• Select your website
  • EN

Overview

Mission accomplished for the intercontinental flights!

Discover all the details of the 2012 Solar Impulse Odyssey: photos, missions and events.

Having completed its first day-and-night flight in 2010 followed by its first international flight in 2011, the solar plane once again pushed back the boundaries in 2012 with a 6,000-km intercontinental adventure lasting from 24 May to 24 July and taking it from Switzerland to Morocco and back, without using a single drop of fuel.

During this two-month odyssey under the mission name "Crossing Frontiers 2012", the pilot André Borshberg, co-founder of Solar Impulse, guided HB-SIA over the Massif Central in France and across the Pyrenees before reaching Madrid. The second stage was a trans-Mediterranean flight from Europe to Africa, crossing the Straits of Gibraltar. Finally, during the return flight, Bertrand Piccard, the pilot and initiator of the project, was lucky enough to admire the Puy de Dôme from above before returning to his beloved Swiss countryside and a warm reception in Payerne.

The Altran experts played a key role in the success of this fascinating adventure, a true challenge in light of the current state of technology. As an official engineering partner, Altran provided the solar plane with technical support throughout all the missions undertaken in 2012. The Solar/Altran team has demonstrated its cohesion and strength over the past seven years, successfully achieving every target it has set. Another milestone on the road towards a round-the-world trip has been reached and the Altran group is more confident than ever that the adventure will come to a successful conclusion.

17 July – 24 July: home again, flight from Madrid to Payerne via Toulouse

On the evening of 24 July, the solar plane landed safely in Payerne, the starting point of its odyssey two months earlier on 24 May. With this return flight punctuated by a stopover in Toulouse, Solar Impulse successfully completed the world's first intercontinental adventure using only solar energy. It was a well-deserved return home for the entire team, but more importantly there was an air of a dress rehearsal for the round-the-world trip scheduled for 2015.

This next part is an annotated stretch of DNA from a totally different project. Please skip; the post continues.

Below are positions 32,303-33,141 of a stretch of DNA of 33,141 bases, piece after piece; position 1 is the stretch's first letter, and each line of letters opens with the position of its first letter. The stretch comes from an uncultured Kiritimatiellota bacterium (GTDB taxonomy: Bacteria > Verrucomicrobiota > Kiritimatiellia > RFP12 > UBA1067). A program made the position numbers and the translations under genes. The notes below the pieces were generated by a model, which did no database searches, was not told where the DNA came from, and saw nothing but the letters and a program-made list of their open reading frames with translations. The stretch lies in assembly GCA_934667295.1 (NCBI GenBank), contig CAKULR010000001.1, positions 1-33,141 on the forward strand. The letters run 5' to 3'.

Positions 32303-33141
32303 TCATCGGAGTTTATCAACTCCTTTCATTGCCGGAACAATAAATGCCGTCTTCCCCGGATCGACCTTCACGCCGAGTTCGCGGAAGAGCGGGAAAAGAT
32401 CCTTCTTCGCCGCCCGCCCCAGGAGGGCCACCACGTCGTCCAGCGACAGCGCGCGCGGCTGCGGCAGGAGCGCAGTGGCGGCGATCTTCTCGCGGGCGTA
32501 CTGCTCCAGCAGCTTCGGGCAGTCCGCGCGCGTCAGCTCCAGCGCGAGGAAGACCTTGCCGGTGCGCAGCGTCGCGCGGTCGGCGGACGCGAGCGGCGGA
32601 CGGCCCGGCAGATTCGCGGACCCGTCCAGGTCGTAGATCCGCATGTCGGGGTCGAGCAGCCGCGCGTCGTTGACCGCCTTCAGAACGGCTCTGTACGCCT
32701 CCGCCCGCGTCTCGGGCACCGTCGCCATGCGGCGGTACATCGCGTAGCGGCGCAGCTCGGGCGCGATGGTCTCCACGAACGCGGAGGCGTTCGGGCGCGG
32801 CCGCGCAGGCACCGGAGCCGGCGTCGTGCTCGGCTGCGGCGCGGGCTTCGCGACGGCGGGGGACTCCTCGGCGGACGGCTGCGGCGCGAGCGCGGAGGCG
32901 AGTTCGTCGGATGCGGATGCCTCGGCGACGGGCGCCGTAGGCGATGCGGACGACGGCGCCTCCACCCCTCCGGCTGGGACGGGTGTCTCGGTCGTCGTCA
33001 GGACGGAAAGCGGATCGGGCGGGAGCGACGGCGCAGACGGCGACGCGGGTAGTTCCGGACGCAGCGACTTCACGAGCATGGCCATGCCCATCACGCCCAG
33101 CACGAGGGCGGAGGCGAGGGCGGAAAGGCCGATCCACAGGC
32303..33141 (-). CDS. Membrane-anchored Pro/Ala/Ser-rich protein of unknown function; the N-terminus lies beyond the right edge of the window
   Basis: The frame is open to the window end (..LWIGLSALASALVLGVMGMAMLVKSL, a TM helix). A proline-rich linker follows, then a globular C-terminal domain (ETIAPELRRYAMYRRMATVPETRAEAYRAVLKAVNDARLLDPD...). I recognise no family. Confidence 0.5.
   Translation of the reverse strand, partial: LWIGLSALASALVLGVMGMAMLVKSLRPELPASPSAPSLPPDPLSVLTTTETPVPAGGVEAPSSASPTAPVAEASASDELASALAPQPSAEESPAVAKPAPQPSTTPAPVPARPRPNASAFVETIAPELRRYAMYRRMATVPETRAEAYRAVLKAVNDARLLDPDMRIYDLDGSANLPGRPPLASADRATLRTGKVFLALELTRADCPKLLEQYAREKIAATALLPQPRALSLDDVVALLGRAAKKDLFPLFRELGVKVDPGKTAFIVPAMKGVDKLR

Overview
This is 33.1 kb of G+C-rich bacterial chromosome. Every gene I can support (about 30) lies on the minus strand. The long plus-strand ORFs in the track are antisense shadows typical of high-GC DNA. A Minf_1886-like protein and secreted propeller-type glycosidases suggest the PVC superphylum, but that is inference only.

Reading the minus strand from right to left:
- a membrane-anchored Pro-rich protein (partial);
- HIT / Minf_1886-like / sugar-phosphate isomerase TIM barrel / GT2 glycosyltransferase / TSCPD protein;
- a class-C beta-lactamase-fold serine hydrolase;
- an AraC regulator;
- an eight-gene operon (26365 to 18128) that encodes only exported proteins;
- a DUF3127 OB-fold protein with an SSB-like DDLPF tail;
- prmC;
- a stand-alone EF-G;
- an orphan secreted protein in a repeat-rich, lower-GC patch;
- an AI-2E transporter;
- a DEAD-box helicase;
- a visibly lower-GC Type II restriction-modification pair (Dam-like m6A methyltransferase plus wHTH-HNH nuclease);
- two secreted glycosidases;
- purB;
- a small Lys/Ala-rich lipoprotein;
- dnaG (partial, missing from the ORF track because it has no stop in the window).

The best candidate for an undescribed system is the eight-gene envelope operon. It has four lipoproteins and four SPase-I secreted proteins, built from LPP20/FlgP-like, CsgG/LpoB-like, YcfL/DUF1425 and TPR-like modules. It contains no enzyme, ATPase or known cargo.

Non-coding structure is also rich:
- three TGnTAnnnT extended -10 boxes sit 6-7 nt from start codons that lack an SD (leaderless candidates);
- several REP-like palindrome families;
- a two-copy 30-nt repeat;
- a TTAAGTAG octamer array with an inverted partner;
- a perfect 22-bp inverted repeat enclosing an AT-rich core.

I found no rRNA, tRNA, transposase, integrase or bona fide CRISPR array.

7 July – 16 July: stopover in Madrid

The stopover in Madrid was a chance for Altran's guests to explore the plane and meet the actors involved in the Solar Impulse project. Employees, customers, partners, students, teachers and the media – everyone was made welcome.

6 July: return intercontinental flight, Rabat-Madrid

At the heart of this adventure 2012 was the flight from Rabat to Madrid, a journey made all the more difficult by the side winds blowing across the Iberian peninsula. With the wind speed exceeding that of the plane, the Solar/Altran team showed great skill in setting a bold course, taking the plane a long way north before letting it drift in reverse back towards Madrid.

13 June - 29 June: a symbolic flight, Rabat-Ouarzazate-Rabat

As Bertrand Piccard stresses, the aim of Solar Impulse is not to "revolutionise aviation" but to make progress in exploring new possibilities. With this in mind, Ouarzazate was a highly symbolic final destination for the 2012 flights, as the largest solar power station ever built will be inaugurated there by 2020. The journey therefore made perfect sense as well as laying down new geographical and meteorological challenges.

25 May - 5 June: 1st intercontinental flight, Payerne-Madrid-Rabat

At dawn on 25 May 2012, André Borschberg, co-founder of the project, took off from Payerne aerodrome in Switzerland: the "Crossing Frontiers 2012" mission had been launched. The driving force behind the Solar/Altran team as the plane took to the air was the desire to push back the boundaries in order to highlight the potential of renewable energies, an objective which helped all those involved to take up the challenges which were soon to arise in total peace of mind.

21 February - 23 February: virtual flight

On 21-23 February, Solar Impulse kicked off the 2012 season with a 72-hour virtual flight in Dübendorf (Switzerland). All of the teams, and in particular the Altran Engineers working on the project, were on constant standby throughout the three days, in order to best reproduce actual flying conditions. This simulation provided an opportunity to carry out the first tests for the upcoming missions.

Altran experts Focus

Portrait

Matteo Bartolini - Altran expert on Solar Impulse for Security and Safety
Matteo Bartolini - Altran expert on Solar Impulse for Security and Safety

Altran experts Focus

Portrait

Cristina Biagi - Altran expert on Solar Impulse for Security and Safety
Cristina Biagi - Altran expert on Solar Impulse for Security and Safety

Altran experts Focus

Portrait

Luigi Ferriero - Altran expert on Solar Impulse for Security and Safety
Luigi Ferriero - Altran expert on Solar Impulse for Security and Safety